Poetic Edda/Rígsþula

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Poetic Edda
unknown, translated by Benjamin Thorpe
Rígsþula
Benjamin Thorpe, trans. "The Lay of Rig". The Elder Edda of Saemund Sigfusson and the Younger Edda of Snorre Sturleson. Eds. Rasmus B. Anderson and James W. Buel. London: Norrœna Society. 1907. pp. 78-83. http://books.google.com/books?id=s_kqAAAAMAAJ&pg=PA78


In ancient sagas it is related that one of the esir named Heimdall, being on a journey to a certain sea shore, came to a village, where he called himself Rig. In accordance with this saga is the following:

1. In ancient days, they say,
along the green ways,
went the powerful
sagacious As,
strong and active
Rig onward.

2. To a dwelling he came,
the door stood ajar.
He went in,
fire was on the floor,
the man and wife
sat there,
hoary-haired,
by the hearth,
Ai and Edda,
in old guise clad.

3. Rig would counsel
give to them both,
and himself seated
in the middle seat,
having on either side
the do mestic pair.

4. Then Edda from the ashes
took a loaf,
heavy and thick,
and with bran mixed;
more besides she laid
on the middle of the board;
there in a bowl was broth
on the table set,
there was a calf boiled,
of cates most excellent.

5. Rig knew well
wise words to speak,
thence did he rise,
made ready to sleep;
soon in the bed
himself did he lay,
and on either side
the others were.

6. Thus was he there
for three nights long,
then forward he went
on the midmost way,
and so nine months
were soon passed by.

7. Edda a child brought forth:
they with water sprinkled,
- - - - - - - - -
- - - - - - - - -
its swarthy skin,
and named it Thrall.

8. It grew up,
and well it throve;
of its hands the skin
was shriveled,
the knuckles knotty,
- - - - - - - - -,
and the fingers thick;
a hideous countenance it had,
a curved back,
and protruding heels.

9. He then began
his strength to prove,
bast to' bind,
make of it loads;
then rice carried home,
the livelong day.

10. Then to the dwelling
came a woman walking,
scarred were her foot-soles,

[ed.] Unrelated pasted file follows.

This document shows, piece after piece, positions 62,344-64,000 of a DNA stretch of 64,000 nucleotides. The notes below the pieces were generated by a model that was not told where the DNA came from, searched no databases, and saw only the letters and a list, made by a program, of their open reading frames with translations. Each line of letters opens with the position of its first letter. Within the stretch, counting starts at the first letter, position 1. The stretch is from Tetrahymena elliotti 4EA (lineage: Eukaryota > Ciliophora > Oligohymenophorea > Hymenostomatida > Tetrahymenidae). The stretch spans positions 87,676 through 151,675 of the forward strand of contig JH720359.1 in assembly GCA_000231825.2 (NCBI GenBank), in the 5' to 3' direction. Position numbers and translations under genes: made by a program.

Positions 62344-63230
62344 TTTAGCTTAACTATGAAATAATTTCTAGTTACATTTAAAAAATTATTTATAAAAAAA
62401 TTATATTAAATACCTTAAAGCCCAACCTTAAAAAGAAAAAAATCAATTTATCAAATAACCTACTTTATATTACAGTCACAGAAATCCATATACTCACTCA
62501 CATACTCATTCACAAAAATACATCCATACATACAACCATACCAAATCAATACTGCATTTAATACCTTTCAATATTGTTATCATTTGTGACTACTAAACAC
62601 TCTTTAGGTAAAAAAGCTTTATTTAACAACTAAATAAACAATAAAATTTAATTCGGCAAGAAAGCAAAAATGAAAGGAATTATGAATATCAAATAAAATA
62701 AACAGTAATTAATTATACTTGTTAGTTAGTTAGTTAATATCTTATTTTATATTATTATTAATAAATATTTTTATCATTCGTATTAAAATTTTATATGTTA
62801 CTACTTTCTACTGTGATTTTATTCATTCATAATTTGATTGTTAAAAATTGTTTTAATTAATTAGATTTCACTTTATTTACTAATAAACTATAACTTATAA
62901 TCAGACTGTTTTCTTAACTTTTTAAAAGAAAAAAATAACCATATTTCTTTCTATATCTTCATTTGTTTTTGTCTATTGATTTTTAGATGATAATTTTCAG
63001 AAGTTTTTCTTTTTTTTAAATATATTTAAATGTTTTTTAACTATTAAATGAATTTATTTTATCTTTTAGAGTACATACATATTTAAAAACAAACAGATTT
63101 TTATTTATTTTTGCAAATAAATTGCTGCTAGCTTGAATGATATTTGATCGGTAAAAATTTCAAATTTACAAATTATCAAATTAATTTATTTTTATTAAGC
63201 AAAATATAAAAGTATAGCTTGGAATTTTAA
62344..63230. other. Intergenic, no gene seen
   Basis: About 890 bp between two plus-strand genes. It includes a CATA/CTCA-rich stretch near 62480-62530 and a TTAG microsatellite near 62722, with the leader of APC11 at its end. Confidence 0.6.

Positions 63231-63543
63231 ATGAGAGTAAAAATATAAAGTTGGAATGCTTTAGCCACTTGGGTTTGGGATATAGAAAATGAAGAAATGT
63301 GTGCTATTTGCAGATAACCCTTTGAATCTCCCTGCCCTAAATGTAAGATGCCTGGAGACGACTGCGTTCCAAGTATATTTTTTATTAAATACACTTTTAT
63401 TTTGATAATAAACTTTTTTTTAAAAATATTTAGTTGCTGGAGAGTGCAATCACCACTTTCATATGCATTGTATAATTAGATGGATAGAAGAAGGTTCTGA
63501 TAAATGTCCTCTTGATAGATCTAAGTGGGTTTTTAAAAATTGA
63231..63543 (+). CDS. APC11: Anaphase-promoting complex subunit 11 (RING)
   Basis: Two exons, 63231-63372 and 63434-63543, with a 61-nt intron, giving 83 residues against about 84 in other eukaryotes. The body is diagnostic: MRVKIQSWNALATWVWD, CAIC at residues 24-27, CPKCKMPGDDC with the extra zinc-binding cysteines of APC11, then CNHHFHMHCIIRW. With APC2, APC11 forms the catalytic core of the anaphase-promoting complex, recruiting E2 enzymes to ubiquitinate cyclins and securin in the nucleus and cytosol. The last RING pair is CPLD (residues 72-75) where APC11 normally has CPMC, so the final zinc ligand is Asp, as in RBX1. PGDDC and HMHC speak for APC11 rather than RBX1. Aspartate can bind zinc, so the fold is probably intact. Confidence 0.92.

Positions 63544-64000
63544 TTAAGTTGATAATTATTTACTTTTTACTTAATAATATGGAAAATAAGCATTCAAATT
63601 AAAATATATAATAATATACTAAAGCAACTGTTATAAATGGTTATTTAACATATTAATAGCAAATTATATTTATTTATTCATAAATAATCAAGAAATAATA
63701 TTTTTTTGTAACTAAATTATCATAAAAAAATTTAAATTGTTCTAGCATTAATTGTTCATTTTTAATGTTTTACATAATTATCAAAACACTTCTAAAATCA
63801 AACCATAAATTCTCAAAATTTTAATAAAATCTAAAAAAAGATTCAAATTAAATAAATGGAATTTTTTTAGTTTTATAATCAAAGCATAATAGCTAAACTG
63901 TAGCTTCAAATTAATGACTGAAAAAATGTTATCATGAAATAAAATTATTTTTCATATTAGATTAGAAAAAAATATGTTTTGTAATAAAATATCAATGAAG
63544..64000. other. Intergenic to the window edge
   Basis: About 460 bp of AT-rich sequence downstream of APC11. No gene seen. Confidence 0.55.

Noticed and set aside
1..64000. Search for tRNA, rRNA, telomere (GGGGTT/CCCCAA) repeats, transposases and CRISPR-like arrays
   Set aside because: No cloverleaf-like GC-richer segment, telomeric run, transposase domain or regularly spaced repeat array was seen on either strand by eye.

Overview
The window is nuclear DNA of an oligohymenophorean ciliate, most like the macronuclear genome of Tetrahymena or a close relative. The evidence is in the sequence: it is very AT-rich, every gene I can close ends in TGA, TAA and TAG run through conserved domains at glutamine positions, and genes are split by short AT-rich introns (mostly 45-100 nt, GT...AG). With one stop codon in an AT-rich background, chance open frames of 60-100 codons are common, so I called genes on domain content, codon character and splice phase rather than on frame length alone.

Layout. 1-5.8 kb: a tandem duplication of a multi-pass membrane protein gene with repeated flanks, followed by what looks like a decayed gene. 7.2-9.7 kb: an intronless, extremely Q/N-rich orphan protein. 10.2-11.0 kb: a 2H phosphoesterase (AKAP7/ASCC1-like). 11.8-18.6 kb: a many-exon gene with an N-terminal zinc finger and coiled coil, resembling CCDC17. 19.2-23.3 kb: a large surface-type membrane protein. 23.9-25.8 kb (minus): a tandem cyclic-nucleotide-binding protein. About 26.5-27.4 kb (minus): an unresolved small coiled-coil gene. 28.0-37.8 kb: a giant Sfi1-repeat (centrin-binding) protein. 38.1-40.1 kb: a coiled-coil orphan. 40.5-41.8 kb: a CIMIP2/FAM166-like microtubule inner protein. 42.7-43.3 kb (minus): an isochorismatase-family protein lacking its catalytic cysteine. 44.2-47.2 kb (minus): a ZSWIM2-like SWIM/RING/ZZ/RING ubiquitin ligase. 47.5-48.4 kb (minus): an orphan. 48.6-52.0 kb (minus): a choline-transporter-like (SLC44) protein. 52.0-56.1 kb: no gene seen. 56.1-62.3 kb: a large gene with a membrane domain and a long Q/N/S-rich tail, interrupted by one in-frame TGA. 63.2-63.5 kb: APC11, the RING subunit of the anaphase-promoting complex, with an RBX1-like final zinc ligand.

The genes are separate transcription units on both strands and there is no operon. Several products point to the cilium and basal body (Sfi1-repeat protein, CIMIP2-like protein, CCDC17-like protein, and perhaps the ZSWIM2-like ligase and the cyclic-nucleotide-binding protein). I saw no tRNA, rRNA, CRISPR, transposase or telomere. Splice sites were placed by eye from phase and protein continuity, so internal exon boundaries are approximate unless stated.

her arms sunburnt,
her nose compressed,
her name was Tir.

11. In the middle seat
herself she placed;
by her sat
the house's son.
They spoke and whispered,
prepared a bed,
Thrall and Tir,
and days of care.

12. Children they begat,
and lived content:
Their names, I think, were
Hreimr and Fiosnir,
Klurr and Kleggi,
Kefsir, Fulnir,
Drumb, Digralde,
Drott and Hosve,
Lútr and Leggialldi.
Fences they erected,
fields manured,
tended swine,
goats they tended,
and turf they dug.

13. The daughters were
Drumba and Kumba,
Ockvinkalfa,
and Arinnefia,
Ysia and Ambatt,
Eikintiasna,
Totrughypia,
and Tranebeina,
whence are sprung
the kin of laber.

14. Rig then went on,
in a direct course,
and came to a house;
the door stood ajar:
he went in;
fire was on the floor,
man and wife sat there
engaged at work.

15. The man was planing
wood for a weaver's beam;
his beard was trimmed,
a lock was on his forehead,
his shirt close;
his chest stood on the floor.

16. His wife sat by,
plied her rock,
with outstretched arms,
prepared for clothing.
A hood was on her head,
a loose sark over her breast,
a kerchief round her neck,
studs on her shoulders.
Afi and Amma
owned the house.

17. Rig would counsel
give to them both;
[- - - - - - - -
- - - - - - - - -
- - - - - - - - -
- - - - - - - - -].

18. [Then took Amma]
- - - - - - - - -
- - - - - - - - -
- - - - - - - - -].

19. [Rig would counsel
give to them both];
rose from the table,
prepared to sleep;
laid him down
in the middle of the bed,
the domestic pair
lay one on either side.

20. There he continued
three nights together.
[- - - - - - - -
- - - - - - - - -].
Nine months then
passed away.

21. Amma a child brought forth,
they with water sprinkled it,
and called it Karl.
The mother in linen
swathed the ruddy redhead:
its eyes twinkled.

22. It grew up,
and well throve;
learned to' tame oxen,
make a plough,
houses build,
and barns construct,
make carts,
and the plough drive.

23. Then they home conveyed
a lass with pendent keys,
and goatskin kirtle;
married her to Karl.
Snor was her name,
under a veil she sat.
The couple dwelt together,
rings exchanged,
spread couches,